Last January, Toshiba introduced its first Chromebook, a 13.3-inch device that attempted to deliver Google's promise of productive computing on the cheap. But over the past nine months, ChromeOS has grown in popularity and as a platform in general, and Toshiba wants to grow with it.
At IFA 2014 in Berlin, Toshiba has just introduced its first successor to the Chromebook, the predictably named Chromebook 2. Toshiba slimmed down the device to only three-quarters of an inch (1.9cm) and made it almost 250 grams lighter, but still kept its 13.3-inch screen, which is notable for being slightly larger than the common 11.6-inch displays on competing Chromebooks. The Chromebook 2 also gets a bit of styling to make it stand out from the crowd with a dimpled chassis, described as textured resin, and sharper edges.
Although Toshiba admits this go-around is more focused on cosmetic changes than improved performance, the company does make a few enhancements under the hood. Whereas most of the internals stay the same (Intel Celeron processors and 16GB of solid-state storage (with 100GB of Google Drive for 2 years)) Toshiba will now offer a full HD IPS screen as an additional option.
Aside from the visuals, Chromebook 2 receives improved speaker tuning from Skullcandy, an officially audio partner, and Toshiba also wisely moved the speaker from under the device to the keyboard, meaning the sound moves toward you rather than in the opposite direction.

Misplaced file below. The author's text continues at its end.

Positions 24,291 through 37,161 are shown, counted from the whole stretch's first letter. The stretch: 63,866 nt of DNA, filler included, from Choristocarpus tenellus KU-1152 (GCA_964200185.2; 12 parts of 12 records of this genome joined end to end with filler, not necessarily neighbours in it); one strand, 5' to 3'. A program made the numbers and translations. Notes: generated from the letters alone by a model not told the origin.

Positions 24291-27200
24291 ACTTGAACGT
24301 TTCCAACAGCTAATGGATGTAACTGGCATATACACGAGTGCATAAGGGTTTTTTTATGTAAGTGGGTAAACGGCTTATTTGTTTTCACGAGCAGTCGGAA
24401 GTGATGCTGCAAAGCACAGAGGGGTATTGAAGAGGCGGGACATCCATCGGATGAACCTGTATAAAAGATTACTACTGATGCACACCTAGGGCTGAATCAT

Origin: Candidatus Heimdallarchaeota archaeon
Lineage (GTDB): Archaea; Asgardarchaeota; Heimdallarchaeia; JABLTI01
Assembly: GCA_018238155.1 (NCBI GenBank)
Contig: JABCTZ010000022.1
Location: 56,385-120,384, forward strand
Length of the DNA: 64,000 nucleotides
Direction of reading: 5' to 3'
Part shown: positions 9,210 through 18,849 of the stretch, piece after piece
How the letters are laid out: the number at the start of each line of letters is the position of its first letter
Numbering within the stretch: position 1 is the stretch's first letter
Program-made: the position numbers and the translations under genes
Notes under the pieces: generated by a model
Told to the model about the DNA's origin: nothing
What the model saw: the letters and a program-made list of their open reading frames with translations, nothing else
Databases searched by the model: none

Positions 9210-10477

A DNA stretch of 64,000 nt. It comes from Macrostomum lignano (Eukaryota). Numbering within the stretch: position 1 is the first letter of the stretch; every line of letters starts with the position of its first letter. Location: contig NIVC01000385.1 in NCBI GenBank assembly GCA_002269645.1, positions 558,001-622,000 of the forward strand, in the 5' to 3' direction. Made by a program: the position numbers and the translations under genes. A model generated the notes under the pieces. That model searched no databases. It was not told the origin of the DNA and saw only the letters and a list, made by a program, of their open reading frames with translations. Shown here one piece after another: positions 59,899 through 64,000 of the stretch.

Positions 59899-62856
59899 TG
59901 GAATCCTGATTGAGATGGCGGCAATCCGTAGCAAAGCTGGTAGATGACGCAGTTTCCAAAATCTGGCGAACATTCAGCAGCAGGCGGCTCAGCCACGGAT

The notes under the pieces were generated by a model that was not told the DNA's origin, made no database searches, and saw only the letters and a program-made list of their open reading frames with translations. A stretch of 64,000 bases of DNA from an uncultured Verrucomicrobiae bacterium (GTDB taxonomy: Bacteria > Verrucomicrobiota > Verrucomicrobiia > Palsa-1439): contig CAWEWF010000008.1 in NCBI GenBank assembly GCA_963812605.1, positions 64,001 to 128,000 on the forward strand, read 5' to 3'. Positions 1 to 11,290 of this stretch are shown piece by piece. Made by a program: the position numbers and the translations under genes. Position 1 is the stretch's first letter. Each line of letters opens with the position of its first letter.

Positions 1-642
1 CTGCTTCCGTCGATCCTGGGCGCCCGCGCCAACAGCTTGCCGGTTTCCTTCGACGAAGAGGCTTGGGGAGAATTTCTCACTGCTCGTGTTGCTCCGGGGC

Additionally, Toshiba has revealed a bargain bin 7-inch Windows 8.1 tab called the Encore Mini, which just might be the cheapest Windows tablet we've ever seen. That device will ship with Windows 8.1 Update 1 along with a one-year subscription to Microsoft Office 365 Personal, and a complimentary terabyte of OneDrive storage. It comes with a 1024 x 600 resolution display, and it's powered by a quad-core Intel Atom processor.
Finally, Toshiba gave IFA attendees a quick look at its upcoming Satellite Radius 11 5-in-1 laptop. Channelling its inner Lenovo Yoga, the Satellite Radius 11 is a more flexible cousin of the current Radius 2-in-1. The model I got my hands on was an early production model, so I can't speak much to form factor or performance, but Toshiba says it's geared toward the netbook user of yesteryear: someone who just wants to stay connected in various ergonomic ways. You'll see that one in October, but no official price has been set.